There’s a building for milking the cows and pens for the chickens and rabbits, but a fat hog seems to rumble through the farmyard seemingly at will. And, there’s a barn supplied with fresh hay, a sleeping bag and woolen blankets that make for a divine night of sleep for weary travelers. A small kitchenette and restroom is built into one corner of the barn.
Kathy speaks little English, but for travelers who speak even less Swiss German, she proves eager to line up a reservation at the only available restaurant in the village — a small establishment near the top of the cable car lift and operated by Franz and Claudia Pries. The hosts ladle up a four-course meal headlined by a main dish of beef stroganoff more like they’re serving guests in their home rather than customers in a restaurant. When the meal’s finished — and if guests are really lucky — they may be called to the porch to listen not to the bells on the cows but to the shepherd’s prayerful song — his Betrof — which carries for miles when amplified through a wooden milk funnel, which is the traditional approach.
Later, Franz is prone to giving lessons on his alphorn — the long, curved wooden horn that is a trademark symbol of Switzerland. “It dates back to medieval times and served many functions including calling cows in from the pasture at milking time. It was also used as a way to communicate between villages that were too small to have a church with a bell,” Franz says.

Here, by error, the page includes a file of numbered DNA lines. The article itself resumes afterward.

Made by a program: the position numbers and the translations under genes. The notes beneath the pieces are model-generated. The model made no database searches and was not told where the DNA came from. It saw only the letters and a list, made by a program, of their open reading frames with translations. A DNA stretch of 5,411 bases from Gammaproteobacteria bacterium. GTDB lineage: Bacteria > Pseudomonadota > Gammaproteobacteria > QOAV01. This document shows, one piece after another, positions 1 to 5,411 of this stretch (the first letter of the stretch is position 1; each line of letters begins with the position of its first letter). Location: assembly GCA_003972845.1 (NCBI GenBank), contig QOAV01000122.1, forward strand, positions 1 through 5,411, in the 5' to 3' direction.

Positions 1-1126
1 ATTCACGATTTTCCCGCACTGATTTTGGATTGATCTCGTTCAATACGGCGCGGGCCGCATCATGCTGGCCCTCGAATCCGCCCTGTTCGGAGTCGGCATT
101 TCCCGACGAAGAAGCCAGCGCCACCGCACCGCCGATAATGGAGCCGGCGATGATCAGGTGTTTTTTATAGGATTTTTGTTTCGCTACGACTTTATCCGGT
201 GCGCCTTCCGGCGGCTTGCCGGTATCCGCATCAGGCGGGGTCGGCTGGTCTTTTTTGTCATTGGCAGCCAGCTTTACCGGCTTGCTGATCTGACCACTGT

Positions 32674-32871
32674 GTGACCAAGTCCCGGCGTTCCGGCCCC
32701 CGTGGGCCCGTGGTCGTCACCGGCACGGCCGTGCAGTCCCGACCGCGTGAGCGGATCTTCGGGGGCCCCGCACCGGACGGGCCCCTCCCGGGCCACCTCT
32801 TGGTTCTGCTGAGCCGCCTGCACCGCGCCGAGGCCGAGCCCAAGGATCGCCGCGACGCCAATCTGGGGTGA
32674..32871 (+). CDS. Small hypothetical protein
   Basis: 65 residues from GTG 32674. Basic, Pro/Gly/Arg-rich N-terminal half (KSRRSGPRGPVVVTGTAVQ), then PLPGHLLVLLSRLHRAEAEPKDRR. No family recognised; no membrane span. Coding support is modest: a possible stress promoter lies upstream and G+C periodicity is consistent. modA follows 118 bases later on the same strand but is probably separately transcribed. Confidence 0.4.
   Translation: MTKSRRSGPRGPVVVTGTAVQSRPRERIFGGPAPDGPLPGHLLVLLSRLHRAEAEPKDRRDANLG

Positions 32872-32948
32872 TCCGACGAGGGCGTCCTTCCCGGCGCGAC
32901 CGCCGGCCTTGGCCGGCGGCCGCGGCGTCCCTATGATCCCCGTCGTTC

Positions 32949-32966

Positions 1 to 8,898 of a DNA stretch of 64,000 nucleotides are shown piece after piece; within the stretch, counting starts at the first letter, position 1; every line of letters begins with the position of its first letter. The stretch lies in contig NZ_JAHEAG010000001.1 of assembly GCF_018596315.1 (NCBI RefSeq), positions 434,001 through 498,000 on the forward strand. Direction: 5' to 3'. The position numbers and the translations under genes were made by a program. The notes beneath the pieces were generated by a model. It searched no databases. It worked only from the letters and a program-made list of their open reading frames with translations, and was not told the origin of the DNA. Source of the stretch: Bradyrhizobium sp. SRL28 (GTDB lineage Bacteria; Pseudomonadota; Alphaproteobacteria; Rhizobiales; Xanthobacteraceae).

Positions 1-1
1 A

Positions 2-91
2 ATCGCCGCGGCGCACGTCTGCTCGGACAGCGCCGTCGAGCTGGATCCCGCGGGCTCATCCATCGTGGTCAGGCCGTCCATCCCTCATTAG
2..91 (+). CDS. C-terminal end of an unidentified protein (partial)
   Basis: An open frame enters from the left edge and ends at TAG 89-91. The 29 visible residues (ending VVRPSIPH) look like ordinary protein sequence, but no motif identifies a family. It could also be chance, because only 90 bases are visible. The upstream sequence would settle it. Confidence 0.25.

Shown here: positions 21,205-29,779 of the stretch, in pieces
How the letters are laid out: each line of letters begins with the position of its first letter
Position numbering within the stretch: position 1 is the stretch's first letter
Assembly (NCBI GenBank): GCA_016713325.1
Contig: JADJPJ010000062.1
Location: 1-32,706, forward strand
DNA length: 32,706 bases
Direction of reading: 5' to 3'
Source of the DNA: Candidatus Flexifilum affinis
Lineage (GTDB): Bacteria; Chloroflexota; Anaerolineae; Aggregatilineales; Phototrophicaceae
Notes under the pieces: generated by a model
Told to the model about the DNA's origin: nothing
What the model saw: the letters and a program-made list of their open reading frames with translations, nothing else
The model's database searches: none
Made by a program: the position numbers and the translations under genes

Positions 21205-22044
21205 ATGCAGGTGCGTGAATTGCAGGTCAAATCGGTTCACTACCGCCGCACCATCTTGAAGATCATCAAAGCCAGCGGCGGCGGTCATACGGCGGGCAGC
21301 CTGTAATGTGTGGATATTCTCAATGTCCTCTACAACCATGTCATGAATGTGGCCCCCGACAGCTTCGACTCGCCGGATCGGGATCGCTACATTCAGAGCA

The woodwind instrument — prominent in the works of Brahms and Mozart — proves difficult to play, perhaps why the Swiss Yodeling Association lists only 1,800 approved alphornists. A member in an alphorn band, Franz displays his talent on an 11-foot long horn that plays a single pitch. Other musical ranges require a different length alphorn.
Fresh hay. Morning brings a typical Swiss Bauernfruhstuck — farmer’s breakfast — of fresh bread, homemade cheese, and jam. It also brings a steady stream of hikers making their way along the trail that runs through the farm, including a hunter headed down the mountain with an ibex thrown over his shoulder.
Morning also means chores and soon the cows are back on the pasture and the chickens are out of their coop, bouncing around the farmyard. Anton throws a scythe over his shoulder and heads up the hillside. Hiking a half-mile over the rocky slope, he reaches the last of the summer’s uncut forage. With wide sweeps of the scythe, he harvests the hay, pausing occasionally to sharpen the tool.
Soon, two large bundles of grass are gathered into a cargo net and attached to an overhead wire and pulley system that’s supported by a line of makeshift towers running down the hill. The bundle is then trollied effortlessly down to the farm below. It can’t have been done much differently 100 years ago because he doesn’t do it this way to impress the tourists. He does it because, high in the Swiss Alps, on a picturesque farm in a storybook valley, that’s the way it’s really done today.